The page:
Q & A

Maggie Stuckey

How much does it cost?

My experience in this type of work is extensive, and my fee reflects that. It is, unfortunately, not possible to quote precise numbers in a vacuum. I’m happy to talk more about your project, enough for us both to determine whether it’s a good marriage. Contact me here.

Perhaps the best way to answer this question about cost  is to quote this comment from a writers forum I subscribe to. (Note that it is three years old):

On 11/17/2011 5:27 PM, Kathy *** wrote:
A friend who is working on his memoir is looking for a ghost writer, and I don’t have experience in this area. Any recommendations? Any tips on how to find a good match? Any pitfalls to avoid?

[Response] “Does your friend understand that serious ghostwriting generally starts around $25,000 and goes up from there depending on the amount of research needed? Is this a prominent person who believes there’s a market for the book? (If so, the ghostwriter will prepare a book proposal for a fee and may assist in shopping it to literary agents before undertaking the writing project.) Or is this a memoir for friends and family, in which case real ghostwriting may be beyond the friend’s budget?  If your friend isn’t even able to come up with a fairly well fleshed out draft and has to be interviewed at length, then this is going to be an expensive project.”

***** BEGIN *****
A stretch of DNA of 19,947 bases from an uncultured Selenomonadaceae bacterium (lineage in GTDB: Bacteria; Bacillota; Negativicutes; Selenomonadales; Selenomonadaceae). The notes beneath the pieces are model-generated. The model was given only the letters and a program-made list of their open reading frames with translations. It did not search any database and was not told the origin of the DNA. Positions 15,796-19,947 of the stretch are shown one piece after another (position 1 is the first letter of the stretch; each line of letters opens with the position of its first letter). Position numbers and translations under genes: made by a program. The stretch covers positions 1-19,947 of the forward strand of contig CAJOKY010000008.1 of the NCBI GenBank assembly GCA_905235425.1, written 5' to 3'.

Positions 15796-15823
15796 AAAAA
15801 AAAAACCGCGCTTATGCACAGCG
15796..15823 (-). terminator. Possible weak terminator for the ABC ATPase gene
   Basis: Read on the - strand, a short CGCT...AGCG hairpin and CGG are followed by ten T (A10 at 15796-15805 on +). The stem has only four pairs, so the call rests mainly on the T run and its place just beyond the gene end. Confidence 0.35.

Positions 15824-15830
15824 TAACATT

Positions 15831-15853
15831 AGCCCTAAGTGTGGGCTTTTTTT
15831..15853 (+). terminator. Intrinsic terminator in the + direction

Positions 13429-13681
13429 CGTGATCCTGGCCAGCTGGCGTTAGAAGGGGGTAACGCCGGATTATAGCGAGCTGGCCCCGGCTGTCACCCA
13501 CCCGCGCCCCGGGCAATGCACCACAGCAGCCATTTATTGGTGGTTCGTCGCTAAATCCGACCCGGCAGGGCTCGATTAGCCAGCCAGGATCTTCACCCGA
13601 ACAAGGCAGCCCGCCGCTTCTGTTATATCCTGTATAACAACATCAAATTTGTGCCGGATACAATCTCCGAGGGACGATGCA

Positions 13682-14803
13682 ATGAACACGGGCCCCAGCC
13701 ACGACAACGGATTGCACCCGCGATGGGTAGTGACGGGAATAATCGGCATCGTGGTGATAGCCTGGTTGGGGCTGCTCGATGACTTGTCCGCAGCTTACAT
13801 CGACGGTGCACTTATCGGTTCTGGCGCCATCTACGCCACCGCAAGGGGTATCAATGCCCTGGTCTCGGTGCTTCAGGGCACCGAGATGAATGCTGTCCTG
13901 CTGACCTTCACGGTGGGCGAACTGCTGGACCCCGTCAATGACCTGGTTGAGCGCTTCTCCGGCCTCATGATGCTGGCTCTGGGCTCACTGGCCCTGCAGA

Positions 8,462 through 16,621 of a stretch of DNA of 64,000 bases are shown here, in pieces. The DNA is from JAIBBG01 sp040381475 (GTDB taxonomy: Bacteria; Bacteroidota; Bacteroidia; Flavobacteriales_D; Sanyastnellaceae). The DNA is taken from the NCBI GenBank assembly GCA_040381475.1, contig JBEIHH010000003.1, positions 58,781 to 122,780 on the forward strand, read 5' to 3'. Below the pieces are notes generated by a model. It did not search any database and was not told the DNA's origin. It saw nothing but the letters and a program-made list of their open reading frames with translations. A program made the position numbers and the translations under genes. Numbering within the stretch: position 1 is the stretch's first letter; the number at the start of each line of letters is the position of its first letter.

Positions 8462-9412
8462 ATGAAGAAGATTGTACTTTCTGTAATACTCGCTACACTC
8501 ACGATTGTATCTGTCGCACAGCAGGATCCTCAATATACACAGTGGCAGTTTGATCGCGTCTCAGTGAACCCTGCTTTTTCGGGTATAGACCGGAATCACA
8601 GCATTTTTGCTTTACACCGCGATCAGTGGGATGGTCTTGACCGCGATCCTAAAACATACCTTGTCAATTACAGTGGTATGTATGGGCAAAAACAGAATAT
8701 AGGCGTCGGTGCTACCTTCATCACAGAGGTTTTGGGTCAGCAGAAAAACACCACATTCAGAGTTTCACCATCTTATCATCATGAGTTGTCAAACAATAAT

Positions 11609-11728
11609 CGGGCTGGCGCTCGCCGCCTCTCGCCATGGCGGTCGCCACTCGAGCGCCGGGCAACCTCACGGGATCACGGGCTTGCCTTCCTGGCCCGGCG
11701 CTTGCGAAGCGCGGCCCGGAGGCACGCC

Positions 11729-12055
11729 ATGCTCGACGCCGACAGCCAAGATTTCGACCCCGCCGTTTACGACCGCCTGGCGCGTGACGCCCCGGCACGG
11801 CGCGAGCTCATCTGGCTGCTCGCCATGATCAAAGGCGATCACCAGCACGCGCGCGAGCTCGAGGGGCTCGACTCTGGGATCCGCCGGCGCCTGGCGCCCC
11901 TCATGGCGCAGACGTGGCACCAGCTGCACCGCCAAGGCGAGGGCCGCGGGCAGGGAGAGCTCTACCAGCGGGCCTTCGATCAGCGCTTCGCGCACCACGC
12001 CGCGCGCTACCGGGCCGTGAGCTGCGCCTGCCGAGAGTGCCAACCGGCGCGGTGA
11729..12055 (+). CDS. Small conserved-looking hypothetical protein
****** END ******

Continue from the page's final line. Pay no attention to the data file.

Maggie Stuckey

Maggie Stuckey

How does the financial arrangement work?

First, let’s do a quick sidestep to introduce some industry terminology. The person who is contracted for the project is the writer; the person whose name is on the cover is the author. In the most common scenario for the financial arrangement , the writer receives a share of the advance that the publisher pays to the author. Typically, that share is 100%, except when negotiated otherwise. Then, the writer may or may not also participate in future royalties, in a proportion that is deemed fair to both parties.

Here’s a formula I often use:

“Maggie will receive X% of the publisher’s advance paid to the author, but in any case not less than $xx,xxx; and thereafter X% of all future earnings from all sources. ” And of course if the advance is less than the floor, then the author makes up the difference.

All this is codified in a formal agreement between author and writer, separate from the contract that the author signs with the publisher. That agreement also spells out, in detail, the responsibilities of both parties, the delivery date and intermediate deadlines, and consequences of failure to meet those deadlines.

In terms of mechanics, if the author is represented by a literary agent, that person handles all the money: receives the advances and all future earnings and distributes them to the two parties as specified by the agreement.  If the author is not so represented, I prepare invoices using an agreed-upon schedule, for which payment is due upon receipt.

Maggie Stuckey

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